The UIC2 shift assay was performed under physiologic conditions as described earlier (Mechetner et al., 1992). Briefly, 250,000 cells were resuspended in 0.5 ml of IMDM in both sample and control tubes and allowed to equilibrate at 37°C in a water bath for 5 min with cyclosporine A (20 µM) or DMSO, respectively. UIC2 antibody (1 µg per 100,000 cells) was then added to this suspension and the tubes were incubated at 37°C for another 30 min. Cells were then washed with excess IMDM, resuspended in 250 µl of IMDM and incubated with FITC-labeled anti-mouse secondary antibody (1 µg per 100,000 cells; BD Biosciences, San Jose, CA) for 30 min at 37°C. Cells were then washed and fluorescence of FITC was analyzed by flow cytometry as described above. The UIC2 shift was defined as the difference between UIC2 binding in the presence and in the absence of cyclosporine A. The mutant Pgps were compared with the cysless WT.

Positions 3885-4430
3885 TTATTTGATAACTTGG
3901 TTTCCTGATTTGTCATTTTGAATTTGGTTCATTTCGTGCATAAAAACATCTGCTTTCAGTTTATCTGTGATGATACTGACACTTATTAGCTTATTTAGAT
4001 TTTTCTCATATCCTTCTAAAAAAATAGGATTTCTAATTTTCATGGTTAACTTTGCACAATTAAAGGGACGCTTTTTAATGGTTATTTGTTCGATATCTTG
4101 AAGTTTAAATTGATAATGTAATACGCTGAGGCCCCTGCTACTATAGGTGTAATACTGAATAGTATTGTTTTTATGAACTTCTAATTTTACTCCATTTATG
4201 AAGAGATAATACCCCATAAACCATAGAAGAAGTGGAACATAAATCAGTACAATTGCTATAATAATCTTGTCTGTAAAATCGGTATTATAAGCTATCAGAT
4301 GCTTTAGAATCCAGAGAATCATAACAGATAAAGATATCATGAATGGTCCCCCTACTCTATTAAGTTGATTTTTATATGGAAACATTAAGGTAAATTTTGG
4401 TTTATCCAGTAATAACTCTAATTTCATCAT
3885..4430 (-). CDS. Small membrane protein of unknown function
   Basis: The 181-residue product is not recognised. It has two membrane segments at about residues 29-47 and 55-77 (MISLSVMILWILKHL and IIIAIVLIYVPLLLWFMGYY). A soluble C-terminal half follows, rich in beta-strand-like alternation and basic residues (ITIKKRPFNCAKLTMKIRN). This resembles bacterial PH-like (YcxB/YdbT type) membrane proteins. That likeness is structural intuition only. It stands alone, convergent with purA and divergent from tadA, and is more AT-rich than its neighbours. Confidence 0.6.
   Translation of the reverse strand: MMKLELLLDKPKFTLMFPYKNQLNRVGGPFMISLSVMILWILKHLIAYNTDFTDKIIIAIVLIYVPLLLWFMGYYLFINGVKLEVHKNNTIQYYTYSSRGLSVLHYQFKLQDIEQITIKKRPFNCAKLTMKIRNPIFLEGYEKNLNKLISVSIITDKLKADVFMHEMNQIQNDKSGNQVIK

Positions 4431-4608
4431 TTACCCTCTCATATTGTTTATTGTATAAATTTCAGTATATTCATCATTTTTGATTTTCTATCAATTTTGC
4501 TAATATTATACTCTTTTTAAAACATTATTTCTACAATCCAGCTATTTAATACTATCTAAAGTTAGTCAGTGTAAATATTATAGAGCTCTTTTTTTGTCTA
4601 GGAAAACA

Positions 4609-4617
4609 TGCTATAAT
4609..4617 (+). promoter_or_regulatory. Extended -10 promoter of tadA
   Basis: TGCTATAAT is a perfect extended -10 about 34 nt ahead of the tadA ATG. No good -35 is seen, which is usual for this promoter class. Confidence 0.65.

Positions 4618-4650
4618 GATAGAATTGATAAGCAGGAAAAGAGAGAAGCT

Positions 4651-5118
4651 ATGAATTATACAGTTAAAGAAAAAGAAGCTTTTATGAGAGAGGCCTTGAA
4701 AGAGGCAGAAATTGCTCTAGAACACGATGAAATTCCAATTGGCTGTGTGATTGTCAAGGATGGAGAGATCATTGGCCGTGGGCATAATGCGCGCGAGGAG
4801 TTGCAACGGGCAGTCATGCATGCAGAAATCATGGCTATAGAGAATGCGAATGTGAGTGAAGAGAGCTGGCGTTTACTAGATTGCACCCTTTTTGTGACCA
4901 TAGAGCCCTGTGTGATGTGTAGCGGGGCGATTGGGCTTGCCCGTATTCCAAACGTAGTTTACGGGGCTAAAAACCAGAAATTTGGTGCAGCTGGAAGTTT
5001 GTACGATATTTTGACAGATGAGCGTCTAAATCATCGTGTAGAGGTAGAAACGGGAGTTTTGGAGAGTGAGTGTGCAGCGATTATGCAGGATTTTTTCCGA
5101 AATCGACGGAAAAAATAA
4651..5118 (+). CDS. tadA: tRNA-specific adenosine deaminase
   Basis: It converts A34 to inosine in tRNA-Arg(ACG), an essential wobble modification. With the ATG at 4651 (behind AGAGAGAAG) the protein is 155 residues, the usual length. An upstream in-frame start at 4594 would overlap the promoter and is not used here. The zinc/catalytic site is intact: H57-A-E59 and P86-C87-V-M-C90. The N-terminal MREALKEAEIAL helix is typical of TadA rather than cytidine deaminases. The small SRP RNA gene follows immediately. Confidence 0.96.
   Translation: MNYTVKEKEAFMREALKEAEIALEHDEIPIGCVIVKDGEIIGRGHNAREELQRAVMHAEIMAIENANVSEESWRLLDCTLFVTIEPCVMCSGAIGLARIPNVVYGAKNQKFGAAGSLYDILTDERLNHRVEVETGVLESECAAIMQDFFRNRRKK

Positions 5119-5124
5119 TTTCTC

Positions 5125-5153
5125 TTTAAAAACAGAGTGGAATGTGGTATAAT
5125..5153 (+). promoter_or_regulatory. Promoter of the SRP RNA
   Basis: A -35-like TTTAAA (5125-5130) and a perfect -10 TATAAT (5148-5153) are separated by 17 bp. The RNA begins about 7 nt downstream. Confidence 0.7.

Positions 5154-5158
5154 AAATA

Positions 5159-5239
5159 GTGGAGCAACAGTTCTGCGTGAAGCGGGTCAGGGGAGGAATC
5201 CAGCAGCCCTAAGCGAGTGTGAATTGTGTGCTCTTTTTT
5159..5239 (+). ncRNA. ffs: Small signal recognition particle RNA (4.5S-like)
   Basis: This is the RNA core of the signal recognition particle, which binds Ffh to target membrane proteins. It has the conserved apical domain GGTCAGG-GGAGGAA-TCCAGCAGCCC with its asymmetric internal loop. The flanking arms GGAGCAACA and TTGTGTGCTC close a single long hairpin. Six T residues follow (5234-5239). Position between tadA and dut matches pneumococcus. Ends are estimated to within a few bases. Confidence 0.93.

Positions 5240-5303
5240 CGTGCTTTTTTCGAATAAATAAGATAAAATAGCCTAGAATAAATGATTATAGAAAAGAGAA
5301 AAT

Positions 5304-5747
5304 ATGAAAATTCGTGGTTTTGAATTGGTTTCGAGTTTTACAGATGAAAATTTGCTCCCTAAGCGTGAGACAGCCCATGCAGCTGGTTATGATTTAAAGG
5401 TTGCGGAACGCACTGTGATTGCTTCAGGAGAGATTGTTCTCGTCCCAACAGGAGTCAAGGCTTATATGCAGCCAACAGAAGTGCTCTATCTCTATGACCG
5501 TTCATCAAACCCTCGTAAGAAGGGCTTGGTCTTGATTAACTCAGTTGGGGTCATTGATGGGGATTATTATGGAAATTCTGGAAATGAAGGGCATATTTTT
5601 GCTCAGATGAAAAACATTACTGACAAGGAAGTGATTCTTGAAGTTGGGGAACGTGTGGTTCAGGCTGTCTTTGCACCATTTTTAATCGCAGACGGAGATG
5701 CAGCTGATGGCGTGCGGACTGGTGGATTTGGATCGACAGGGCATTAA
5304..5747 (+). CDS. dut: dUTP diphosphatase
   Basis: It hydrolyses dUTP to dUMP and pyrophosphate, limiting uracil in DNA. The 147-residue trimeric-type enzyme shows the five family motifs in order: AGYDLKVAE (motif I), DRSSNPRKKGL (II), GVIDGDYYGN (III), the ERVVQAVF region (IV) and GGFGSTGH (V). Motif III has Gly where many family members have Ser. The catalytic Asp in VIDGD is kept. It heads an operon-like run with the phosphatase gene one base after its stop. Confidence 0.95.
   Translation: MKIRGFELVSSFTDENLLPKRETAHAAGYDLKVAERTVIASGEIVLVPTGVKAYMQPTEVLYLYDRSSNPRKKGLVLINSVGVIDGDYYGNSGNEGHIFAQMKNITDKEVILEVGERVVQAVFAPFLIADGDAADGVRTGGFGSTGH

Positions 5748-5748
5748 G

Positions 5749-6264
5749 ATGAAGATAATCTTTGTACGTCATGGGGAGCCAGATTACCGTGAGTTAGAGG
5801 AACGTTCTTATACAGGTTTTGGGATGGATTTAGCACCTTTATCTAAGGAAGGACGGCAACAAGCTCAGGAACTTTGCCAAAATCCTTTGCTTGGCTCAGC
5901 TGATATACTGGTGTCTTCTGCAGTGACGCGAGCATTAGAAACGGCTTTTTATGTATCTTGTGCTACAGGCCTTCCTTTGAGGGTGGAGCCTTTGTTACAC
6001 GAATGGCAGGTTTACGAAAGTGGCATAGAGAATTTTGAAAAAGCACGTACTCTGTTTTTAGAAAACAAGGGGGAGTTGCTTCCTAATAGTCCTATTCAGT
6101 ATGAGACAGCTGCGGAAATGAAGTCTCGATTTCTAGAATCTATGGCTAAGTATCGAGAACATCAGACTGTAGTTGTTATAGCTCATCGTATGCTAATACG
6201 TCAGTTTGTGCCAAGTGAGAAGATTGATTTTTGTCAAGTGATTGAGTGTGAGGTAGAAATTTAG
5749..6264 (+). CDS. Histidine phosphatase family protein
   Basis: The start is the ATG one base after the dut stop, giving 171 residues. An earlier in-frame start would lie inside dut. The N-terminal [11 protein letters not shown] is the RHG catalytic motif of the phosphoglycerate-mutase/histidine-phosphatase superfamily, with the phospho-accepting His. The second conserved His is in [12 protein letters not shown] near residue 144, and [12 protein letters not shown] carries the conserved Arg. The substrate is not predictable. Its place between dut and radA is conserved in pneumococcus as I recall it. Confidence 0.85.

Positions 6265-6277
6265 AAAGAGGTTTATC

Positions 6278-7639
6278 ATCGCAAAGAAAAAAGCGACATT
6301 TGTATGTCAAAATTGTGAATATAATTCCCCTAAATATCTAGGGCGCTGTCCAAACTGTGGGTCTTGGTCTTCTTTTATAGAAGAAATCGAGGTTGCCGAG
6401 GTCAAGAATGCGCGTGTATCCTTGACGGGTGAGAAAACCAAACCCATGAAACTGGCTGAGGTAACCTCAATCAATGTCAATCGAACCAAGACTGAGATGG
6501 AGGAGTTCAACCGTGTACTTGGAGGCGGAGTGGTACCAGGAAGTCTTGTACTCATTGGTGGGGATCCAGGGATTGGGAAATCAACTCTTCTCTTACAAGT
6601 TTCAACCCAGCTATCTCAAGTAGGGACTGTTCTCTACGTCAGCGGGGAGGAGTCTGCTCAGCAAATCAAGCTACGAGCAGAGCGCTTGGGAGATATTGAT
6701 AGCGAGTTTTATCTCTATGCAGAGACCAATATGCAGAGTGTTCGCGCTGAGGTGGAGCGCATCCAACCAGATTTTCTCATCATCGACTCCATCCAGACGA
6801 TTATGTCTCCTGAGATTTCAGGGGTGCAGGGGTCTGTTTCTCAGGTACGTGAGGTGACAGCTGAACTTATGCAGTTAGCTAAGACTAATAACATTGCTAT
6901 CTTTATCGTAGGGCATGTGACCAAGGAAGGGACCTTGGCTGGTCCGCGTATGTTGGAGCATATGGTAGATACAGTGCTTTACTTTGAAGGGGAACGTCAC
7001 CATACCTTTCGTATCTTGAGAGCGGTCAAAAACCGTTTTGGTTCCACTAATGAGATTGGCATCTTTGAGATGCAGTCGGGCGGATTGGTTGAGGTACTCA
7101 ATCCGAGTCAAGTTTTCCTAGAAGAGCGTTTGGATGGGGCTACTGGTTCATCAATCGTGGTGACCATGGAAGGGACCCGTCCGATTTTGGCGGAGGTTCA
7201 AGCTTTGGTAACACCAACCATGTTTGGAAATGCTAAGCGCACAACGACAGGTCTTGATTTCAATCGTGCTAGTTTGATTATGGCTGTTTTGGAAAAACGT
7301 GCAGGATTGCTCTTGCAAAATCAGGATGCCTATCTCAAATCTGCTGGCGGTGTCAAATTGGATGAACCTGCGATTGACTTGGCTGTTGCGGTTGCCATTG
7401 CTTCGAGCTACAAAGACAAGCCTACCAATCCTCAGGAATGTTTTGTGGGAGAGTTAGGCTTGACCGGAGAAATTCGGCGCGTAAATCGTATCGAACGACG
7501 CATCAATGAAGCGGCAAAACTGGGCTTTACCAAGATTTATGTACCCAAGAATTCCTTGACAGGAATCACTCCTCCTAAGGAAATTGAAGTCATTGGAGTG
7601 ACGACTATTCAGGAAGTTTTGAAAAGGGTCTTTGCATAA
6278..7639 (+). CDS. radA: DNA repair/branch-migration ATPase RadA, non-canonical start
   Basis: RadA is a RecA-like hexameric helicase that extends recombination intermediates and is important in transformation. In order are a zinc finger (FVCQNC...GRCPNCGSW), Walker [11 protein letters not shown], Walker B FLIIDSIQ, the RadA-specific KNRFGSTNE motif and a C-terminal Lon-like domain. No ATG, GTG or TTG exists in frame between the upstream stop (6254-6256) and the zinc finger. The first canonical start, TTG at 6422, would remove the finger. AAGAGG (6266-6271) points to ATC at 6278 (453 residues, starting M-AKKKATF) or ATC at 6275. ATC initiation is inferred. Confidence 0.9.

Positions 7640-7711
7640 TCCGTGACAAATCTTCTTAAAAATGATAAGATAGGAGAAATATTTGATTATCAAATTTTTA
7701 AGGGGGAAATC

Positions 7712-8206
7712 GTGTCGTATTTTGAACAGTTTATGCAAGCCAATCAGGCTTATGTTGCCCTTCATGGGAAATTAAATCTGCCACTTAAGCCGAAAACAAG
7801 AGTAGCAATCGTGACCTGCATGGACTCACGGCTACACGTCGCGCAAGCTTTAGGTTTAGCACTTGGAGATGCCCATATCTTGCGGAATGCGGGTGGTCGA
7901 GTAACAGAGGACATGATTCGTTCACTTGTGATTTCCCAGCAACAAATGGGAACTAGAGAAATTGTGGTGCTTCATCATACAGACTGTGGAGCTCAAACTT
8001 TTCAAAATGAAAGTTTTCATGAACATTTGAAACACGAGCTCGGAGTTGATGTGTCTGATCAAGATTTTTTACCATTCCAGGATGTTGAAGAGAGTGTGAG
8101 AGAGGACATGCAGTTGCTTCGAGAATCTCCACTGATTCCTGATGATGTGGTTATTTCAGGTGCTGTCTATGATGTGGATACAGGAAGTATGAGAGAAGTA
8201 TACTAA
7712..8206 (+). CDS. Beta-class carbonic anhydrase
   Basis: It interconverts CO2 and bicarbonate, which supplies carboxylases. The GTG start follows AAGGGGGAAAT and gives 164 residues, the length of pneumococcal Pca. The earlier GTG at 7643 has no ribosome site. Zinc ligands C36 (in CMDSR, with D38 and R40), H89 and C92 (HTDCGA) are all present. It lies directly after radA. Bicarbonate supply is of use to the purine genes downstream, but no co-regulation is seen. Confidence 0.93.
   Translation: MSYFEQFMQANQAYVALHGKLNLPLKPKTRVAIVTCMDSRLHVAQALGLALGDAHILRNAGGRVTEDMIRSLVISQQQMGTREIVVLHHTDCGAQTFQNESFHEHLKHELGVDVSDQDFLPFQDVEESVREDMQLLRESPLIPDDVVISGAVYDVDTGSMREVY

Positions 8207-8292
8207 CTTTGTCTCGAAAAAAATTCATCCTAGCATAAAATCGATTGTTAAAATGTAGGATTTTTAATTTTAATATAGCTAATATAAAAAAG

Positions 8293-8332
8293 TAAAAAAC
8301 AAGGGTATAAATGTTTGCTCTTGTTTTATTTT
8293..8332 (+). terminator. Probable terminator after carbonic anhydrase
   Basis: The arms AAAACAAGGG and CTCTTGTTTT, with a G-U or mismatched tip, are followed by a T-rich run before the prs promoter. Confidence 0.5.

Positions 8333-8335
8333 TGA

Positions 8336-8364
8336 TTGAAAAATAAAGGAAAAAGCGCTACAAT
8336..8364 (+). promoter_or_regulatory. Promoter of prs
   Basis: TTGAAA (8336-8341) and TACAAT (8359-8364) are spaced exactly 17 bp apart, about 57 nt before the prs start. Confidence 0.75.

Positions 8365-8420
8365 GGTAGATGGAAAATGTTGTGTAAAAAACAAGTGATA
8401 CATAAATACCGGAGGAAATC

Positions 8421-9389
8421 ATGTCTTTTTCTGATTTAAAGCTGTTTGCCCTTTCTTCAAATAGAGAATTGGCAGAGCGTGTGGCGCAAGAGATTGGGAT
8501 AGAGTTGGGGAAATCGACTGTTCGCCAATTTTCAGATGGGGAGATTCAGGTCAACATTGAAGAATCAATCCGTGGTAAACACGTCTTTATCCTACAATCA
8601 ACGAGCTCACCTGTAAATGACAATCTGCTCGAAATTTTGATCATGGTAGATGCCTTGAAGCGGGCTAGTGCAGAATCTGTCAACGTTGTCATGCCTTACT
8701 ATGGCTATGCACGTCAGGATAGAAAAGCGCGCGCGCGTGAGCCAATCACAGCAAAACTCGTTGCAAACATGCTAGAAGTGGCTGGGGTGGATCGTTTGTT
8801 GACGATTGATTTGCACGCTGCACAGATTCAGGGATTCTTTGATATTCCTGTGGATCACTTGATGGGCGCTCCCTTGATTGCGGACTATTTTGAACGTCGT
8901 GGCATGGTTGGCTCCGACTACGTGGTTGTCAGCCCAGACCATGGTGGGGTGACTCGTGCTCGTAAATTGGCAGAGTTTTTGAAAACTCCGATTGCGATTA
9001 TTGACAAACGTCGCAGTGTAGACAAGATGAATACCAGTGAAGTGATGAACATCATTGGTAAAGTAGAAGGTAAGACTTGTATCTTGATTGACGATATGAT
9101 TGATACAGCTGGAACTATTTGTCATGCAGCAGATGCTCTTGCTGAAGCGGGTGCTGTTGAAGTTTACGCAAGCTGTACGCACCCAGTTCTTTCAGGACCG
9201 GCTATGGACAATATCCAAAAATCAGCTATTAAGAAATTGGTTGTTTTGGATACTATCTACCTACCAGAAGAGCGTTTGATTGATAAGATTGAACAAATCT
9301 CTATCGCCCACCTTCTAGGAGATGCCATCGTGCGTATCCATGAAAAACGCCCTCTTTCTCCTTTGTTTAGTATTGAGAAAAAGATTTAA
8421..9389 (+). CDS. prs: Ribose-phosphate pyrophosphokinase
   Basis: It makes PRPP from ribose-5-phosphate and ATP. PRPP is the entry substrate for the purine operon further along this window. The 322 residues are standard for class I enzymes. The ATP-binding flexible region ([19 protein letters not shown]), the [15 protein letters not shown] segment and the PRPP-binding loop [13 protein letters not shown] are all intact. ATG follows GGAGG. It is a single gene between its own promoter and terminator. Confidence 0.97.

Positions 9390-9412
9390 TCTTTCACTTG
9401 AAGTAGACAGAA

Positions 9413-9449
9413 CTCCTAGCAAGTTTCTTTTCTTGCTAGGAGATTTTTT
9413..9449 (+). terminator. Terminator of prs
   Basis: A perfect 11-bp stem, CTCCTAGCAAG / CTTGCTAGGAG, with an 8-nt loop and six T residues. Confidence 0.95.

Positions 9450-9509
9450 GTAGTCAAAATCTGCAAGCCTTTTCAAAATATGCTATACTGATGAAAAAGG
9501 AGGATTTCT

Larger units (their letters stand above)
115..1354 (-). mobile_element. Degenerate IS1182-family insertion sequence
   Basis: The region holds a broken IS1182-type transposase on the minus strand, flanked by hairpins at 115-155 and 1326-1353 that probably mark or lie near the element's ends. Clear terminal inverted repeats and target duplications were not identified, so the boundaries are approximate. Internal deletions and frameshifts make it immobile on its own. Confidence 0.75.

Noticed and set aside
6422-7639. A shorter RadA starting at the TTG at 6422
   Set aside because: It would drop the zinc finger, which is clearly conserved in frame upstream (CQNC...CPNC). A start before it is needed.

Preparation of crude membranes from High-Five insect cells

High-Five insect cells (Invitrogen, Carlsbad, CA) were infected with recombinant baculovirus carrying the human MDR1 cDNA cysless WT and various mutant Pgps, with a His6-tag at the C-terminus as described previously [49]. Crude membranes were prepared as described previously [28,50]

Photo-crosslinking of cysless WT and mutant Pgps with [125I]-Iodoarylazidprazosin

The crude membranes of High-Five insect cells containing 60-80 µg protein per 100 µL in 50 mM MES-Tris buffer (pH 6.8), were incubated for 10 minutes at 37°C in the absence (control) and presence of compound(s) at indicated concentration. Then the samples were incubated at 4°C under subdued light for the addition of 4-7 nM of IAAP and they were subsequently photo-crosslinked for 5 minutes with a 365 nm UV-lamp, followed by electrophoresis and quantification as described previously [50].

ATP hydrolysis measurements